Hydrological Design of Two Low-Impact Development Techniques in a Semi-Arid Climate Zone of Central Mexico
Lizárraga M Mendiola, Liliana Guadalupe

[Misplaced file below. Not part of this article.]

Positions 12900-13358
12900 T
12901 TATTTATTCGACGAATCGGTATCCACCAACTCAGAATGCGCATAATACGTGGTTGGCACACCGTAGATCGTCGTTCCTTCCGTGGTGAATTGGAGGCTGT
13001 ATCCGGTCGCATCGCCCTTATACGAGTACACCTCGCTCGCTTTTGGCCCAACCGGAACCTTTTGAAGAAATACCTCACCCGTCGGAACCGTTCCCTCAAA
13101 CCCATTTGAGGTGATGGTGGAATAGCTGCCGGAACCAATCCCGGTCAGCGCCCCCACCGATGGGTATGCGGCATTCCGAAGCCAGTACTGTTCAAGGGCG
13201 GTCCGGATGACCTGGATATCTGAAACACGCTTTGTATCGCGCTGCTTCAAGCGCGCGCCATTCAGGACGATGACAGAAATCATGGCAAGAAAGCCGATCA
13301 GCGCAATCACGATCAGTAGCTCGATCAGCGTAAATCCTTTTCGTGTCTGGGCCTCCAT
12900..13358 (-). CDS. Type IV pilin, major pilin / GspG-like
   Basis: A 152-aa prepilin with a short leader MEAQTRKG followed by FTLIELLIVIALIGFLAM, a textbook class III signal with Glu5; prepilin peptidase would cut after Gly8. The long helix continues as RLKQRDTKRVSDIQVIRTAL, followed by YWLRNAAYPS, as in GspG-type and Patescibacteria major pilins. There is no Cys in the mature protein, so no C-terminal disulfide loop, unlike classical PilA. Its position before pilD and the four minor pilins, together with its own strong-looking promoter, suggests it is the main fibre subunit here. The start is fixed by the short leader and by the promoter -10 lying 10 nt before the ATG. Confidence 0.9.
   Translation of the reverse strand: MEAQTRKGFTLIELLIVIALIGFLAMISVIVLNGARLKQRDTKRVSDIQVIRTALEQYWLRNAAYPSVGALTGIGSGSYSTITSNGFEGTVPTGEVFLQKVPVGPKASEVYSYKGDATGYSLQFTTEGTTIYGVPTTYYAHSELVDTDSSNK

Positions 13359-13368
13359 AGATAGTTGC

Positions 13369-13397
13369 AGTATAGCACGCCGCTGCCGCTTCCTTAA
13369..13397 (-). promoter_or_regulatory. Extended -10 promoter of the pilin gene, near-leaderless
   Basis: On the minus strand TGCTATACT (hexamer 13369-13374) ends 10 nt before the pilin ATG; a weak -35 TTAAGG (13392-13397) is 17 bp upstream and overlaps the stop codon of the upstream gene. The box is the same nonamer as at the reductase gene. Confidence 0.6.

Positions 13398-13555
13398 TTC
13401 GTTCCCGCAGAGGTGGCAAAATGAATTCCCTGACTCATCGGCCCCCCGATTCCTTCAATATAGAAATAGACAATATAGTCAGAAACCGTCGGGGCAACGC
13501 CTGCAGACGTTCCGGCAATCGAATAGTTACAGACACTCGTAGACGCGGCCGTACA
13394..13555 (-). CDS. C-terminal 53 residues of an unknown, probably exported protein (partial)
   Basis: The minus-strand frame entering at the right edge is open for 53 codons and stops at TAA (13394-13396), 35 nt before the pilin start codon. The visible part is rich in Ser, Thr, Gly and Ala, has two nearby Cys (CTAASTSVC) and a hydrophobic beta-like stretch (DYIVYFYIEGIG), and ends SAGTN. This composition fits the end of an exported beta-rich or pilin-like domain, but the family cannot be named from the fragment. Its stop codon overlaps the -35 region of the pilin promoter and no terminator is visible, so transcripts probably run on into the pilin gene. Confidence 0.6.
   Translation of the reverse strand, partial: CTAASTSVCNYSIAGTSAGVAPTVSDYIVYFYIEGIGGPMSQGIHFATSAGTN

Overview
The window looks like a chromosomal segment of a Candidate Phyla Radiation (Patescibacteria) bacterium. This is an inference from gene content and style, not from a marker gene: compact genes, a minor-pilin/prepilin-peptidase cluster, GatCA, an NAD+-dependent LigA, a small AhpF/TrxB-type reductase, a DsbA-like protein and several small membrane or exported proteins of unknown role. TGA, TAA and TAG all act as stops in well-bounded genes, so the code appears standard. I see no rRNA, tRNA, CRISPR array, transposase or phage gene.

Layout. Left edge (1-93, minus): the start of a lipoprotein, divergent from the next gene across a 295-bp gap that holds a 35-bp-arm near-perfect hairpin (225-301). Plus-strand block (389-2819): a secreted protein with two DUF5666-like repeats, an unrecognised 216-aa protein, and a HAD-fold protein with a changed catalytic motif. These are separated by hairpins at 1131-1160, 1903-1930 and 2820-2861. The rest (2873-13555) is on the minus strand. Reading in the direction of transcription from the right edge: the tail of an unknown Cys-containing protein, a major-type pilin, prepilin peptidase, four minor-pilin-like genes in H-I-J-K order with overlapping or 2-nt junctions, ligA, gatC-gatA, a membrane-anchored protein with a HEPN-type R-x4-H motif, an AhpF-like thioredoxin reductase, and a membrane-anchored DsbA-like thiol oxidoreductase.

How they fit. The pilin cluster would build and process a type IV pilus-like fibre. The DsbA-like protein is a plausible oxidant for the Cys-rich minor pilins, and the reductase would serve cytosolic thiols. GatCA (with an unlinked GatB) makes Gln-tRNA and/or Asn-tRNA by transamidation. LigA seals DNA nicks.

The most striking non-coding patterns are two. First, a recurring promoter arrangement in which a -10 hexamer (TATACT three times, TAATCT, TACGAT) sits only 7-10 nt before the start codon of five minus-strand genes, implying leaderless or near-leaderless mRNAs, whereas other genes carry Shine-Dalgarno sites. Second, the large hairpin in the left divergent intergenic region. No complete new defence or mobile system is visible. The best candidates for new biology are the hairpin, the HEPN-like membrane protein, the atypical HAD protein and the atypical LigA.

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This paper deals with the design of a bioretention cell and an infiltration trench in a semi- arid micro watershed. The study area was analyzed by characteristics such as slope changes (S), direction and maximum length of the urban runoff (L), and soil use (runoff coefficient, Rc). The bioretention cell was designed by the calculation of variables such as drainage area (A), concentration time (Tc), rainfall intensity (i), maximum peak drained (Qmax), inlet and outlet runoff (Qa and Qout, respectively), temperature (T), evaporation (Ev), potential evapotranspiration (PEm), consumptive use (U) for tolerant plants to semi-arid climates, and soil infiltration capacity (Inf ). To design the infiltration trench, only Tc, Qmax, and i were taken into account. The results showed that the designed bioretention cell could retain between 5.37% and 2.25% of runoff volume. As the efficiency of the bioretention cell can be defined by the need for additional irrigation, our results showed that the cell is inefficient in some of the dry months (November and December), even in years characterized by abundant rainfall. Besides, it was shown that the designed infiltration trench could store or infiltrate the water from typical rain events. Based on these results, it is the implementation of more Low-Impact Development (LID) for runoff management in the study area is recommended.